As my Doc is closing his own practice and knowing how hard it is to find a great doc, I have elected to pay 50% of his insurance, which is no small expense for a small practice.  Malpractice insurance companies just don't get it, and if we were independent (why I need to doc is merely a legal issue) it would save me X% and make it more viable for PA to own practices

 

It is very scary indeed how NPs will have it much better than PAs.  I feel that it will even get to the point that  where NPs will make more money than PAs due to their autonomy and being able to bill directly.

 

I have never understood why we should be paid differently then Doc's in the primary care world. Sure it makes us "more affordable" but it seems illogical as we are held to the same standards, and require the same overhead to run a practice, but we are worth less????

 

Need pay parity to the doc's for the PCP world....

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So what exactly can we do to get the ball rolling so we can see some change?

 

Join PAFT. I'm only an advocate of joining professional groups if you can have some impact. Paying $100-400 a year for some lame magazines and a resume fluff is a waste.

 

As far as the outlook of the next 10 years for PAs, I see a few things. And this is from a "blue collar" PA perspective; I'm not on any sort of board nor do I hold any office.

 

1. PAFT is strengthening their influence and now has several members who are AAPA delegates and the PAFT past president is an AAPA director-at-large now. PAFT is very progressive and pro-PA, and I expect meaningful changes will be spearheaded by them.

 

 

Our numbers are increasing, which means a few things:

 

2. I do not see our salaries increasing by any significant measure in the next 10 years. This is fantasy and there is absolutely no reason for an employer to give a dependent provider higher salary potential. Our value to them is we cost less than a doc. I think the average PA salary will level off at or near 100k for non-procedural specialties.

 

3. Market saturation, similar to what happened in nursing. What I am seeing in my state is a tighter and tighter job market, and I have new grad friends who are corroborating this elsewhere in the country. The "write your own ticket" selling point of PA programs is bull. Yes, there is work out there, but it's an employer's market. Residency-trained and experienced PAs will get the best jobs.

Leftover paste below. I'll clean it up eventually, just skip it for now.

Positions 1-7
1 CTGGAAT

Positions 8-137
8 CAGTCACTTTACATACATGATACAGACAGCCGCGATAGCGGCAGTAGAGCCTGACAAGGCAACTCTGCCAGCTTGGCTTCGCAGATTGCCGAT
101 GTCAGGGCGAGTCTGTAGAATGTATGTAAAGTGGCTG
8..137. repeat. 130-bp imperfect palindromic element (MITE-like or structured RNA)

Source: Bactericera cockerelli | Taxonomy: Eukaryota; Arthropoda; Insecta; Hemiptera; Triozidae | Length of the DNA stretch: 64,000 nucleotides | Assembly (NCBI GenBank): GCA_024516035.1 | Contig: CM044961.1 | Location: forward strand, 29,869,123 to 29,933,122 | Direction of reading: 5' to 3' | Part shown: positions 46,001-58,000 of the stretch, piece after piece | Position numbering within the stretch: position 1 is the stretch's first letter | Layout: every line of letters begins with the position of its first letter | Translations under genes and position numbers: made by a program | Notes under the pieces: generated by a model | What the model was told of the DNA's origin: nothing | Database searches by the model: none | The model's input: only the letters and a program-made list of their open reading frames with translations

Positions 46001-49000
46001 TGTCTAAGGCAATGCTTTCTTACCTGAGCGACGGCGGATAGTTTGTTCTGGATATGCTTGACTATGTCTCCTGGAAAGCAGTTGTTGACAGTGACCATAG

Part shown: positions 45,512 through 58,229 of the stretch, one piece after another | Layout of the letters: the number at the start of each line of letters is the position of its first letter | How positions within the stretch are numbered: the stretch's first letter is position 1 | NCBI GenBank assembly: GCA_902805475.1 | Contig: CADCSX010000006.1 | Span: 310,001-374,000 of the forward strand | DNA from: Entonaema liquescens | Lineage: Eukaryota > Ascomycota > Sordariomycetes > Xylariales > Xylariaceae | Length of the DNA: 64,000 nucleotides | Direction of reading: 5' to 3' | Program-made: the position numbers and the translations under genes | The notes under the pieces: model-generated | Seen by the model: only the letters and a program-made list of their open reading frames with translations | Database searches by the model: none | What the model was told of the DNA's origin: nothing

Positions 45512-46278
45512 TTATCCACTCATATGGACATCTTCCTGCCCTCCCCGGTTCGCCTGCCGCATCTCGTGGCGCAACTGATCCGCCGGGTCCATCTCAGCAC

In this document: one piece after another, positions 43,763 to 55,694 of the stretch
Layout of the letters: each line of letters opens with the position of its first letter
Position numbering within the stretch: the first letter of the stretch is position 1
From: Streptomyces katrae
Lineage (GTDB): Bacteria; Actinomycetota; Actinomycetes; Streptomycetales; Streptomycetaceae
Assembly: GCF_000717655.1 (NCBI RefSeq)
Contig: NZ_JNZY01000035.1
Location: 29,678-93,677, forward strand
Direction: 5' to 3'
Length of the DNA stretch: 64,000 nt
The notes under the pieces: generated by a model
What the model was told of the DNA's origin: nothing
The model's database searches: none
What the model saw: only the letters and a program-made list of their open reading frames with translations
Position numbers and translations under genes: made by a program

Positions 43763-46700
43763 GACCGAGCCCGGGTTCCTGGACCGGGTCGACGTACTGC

4. We still do not have near the numbers or political power of NPs. I don't think we should view them as our nemesis; but the nursing empire does not have PA's best interests at heart and will gradually edge us out of healthcare if we just do nothing. The major issue of concern is legal changes giving employers a reason to preferentially hire NPs---i.e. independent practice rights.

 

 

Overall I'd still recommend it to a younger person thinking about the profession. The hours, pay, and scope can still be very good depending on your experience and where you are willing to live. There are certain things that do need to happen if we are to remain viable into the next 10,20,30 years: An official title change, appropriate autonomous practice rights, and a strong professional lobby.

 

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What is the future of this profession looking like?

 

Overall, I think the outlook is good.  I say this based on looking how far we have come from the past.  Yes eventually I think the salary will be capped but likely in the 6 figure range.  I can argue that some PAs deserve much more than this (and in actuality some are paid much more than this, but that is uncommon), but at the same time I do feel a bit greedy if I cannot be satisfied with a 6 figure salary.  The opposition to this, however, are all the new PA mills (schools) popping up that, according to supply and demand, may cap our salary a lot sooner than we wanted, and the same goes for NPs.  Because so many new NPs and PAs are being churned out, and especially because an NP degree is pretty (relatively, IMHO) easy to get, eventually we MAY saturate the market somewhat and see our salaries decline.  Time will tell.

 

increase in scope of practice (NP like or better)?

 

Yes, eventually, yes.  I think as PAs are more and more utilized, we are going to shine through many of our NP counterparts, and I have seen many jobs - usually in patient - giving preferance to PA > NP, although many other places prefer NPs for licensing reasons, even though they know our training completely lapses theirs (at least from a quality program, IMHO).  As a whole, PAs have gone from not having Rx privleges, to now running their own practices with pseudo-physician-oversight, running EDs solo, ordering the same tests and consults MD/DOs do, etc.  I think we may always lag behind NP because they have so much more money and resources than we do, but overall, I believe autonomy/scope will continue to uptrend.

 

increase in salaries?

 

See above.  Yes but with eventual cap and possibility of downtrending if NPs and PAs oversaturate the market.

 

more responsibilities?

 

This is obvious - yes.

 

anything to fight out the "glass ceiling"?

 

Better residencies in sub-specialties, a shorter DO bridge, more administrative and teaching opportunities - yes I think these things will all come in time.

 

your predictions?